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Begoniaceae
Starr 070321-5953 Begonia hirtella.jpg
Begonia hirtella
Scientific classification e
Kingdom: Plantae
Clade: Tracheophytes
Clade: Angiosperms
Clade: Eudicots
Clade: Rosids
Order: Cucurbitales
Family: Begoniaceae
C.Agardh
Genera
Begoniaceae Distribution Map.svg
Range of the family Begoniaceae

The Begoniaceae are a family of flowering plants with about 1400-1500 species occurring in the subtropics and tropics of both the New World and Old World. All but one of the species are in the genus Begonia. The only other genus in the family, Hillebrandia, is endemic to the Hawaiian Islands and has only one species.

Many varieties (or cultivars) of some species and hybrids of the genus Begonia are used as ornamental plants.

Description

Plant and leaves

Most of the plants in this family are perennial herbaceous plants and very few are shrubs o subshrubs; they are from only a few centimetres to 3 metres tall. Their leaves and stems are succulents, that is, leaves and stems are juicy and store water.

Stems are upright (vertical) and many species form rhizomes or tubers (fleshy, thickened underground stems). In some cases, the stems are very short and the leaves are in a group close to the soil.

The leaves of most species are simple, undivided and with sides more or less unequal; in very few cases they are compound (divided). They are alternate or, when the stem is very short, they are all in a group.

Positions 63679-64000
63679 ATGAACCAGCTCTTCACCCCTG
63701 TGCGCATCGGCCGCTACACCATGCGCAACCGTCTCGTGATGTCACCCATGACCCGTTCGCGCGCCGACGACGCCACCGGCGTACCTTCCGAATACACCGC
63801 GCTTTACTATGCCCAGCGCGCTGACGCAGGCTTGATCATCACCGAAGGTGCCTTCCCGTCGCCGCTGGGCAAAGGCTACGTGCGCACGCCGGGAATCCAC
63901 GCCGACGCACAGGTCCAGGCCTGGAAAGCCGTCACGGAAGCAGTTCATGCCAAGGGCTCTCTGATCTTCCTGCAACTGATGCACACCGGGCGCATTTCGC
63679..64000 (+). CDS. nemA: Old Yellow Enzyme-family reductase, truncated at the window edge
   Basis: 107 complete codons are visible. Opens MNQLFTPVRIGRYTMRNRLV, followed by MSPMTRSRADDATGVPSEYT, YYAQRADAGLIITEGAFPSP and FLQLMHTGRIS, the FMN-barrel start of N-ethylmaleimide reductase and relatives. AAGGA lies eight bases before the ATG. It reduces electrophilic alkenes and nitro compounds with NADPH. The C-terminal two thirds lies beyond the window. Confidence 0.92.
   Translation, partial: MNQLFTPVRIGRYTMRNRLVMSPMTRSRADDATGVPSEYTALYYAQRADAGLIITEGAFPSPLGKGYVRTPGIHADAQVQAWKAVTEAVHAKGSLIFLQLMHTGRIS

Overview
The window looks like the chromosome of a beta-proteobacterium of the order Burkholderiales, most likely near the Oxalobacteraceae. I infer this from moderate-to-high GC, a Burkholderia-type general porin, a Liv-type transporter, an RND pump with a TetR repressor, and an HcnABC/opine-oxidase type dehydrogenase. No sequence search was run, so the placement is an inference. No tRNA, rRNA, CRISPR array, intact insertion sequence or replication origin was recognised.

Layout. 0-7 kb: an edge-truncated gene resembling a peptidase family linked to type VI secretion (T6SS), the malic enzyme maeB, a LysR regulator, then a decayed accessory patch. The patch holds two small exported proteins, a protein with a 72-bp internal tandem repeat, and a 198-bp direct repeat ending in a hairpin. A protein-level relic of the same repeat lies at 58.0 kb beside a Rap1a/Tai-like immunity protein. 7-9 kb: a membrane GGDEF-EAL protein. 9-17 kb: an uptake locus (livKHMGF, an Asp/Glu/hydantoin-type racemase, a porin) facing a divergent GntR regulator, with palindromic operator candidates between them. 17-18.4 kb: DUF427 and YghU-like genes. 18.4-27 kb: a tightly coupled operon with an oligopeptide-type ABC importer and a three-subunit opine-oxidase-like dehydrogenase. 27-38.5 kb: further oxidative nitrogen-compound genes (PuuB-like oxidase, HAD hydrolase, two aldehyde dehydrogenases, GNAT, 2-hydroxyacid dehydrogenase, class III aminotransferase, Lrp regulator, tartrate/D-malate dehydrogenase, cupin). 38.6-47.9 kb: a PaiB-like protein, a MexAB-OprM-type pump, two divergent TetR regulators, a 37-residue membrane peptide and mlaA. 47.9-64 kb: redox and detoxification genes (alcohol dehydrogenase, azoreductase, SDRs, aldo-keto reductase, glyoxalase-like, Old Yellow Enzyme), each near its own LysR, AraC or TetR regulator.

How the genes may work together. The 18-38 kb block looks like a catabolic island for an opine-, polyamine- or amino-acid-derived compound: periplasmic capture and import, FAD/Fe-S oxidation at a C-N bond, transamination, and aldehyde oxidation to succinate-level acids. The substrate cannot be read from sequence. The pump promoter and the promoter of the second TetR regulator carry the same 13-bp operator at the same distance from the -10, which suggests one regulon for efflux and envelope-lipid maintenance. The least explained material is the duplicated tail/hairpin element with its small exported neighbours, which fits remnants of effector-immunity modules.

Flowers and fruits

Begoniaceae plants are mostly monoecious, so there are male and female flowers on the same plant; very few are dioecious, with only one kind of flower so the plants are either male or female. Flowers are grouped in inflorescences.

The fruits are capsules (simple, dry fruits) and sometimes berries; they have many very small seeds.

Chromosome number

The chromosome number is variable, n=10-21 or more.

Begonia1
Begonia aconitifolia

Genera

The family Begoniaceae was named in 1820 as Begoniae by the Bohemian scientists Friedrich Graf von Berchtold and Jan Svatopluk Presl in Prirozenosti Rostlin, 1:270, and then in 1824 as Begoniaceae by the Swedish botanist Carl Adolph Agardh, published in Aphorismi Botanici.

There are two genera in this family:

  • Begonia, with approximately 1400 species that are widely distributed in the tropics.
  • Hillebrandia, with one species that is endemic to the Hawaiian Islands and the only member of the Begoniaceae native to those islands.

The New Guinean genus Symbegonia Warb. has recently been reduced to a section of Begonia.

Where they grow

The species of this family are found abundantly in all moist tropical countries, absent only from the Australian tropical forests.

One species, B. grandis grows in the temperate zone, growing as far north as near Beijing (China).

Uses

Some species, hybrids and cultivars of the genus Begonia are used worldwide as ornamental plants in parks, gardens, balconies and as houseplants because they have beautiful leaves and flowers.

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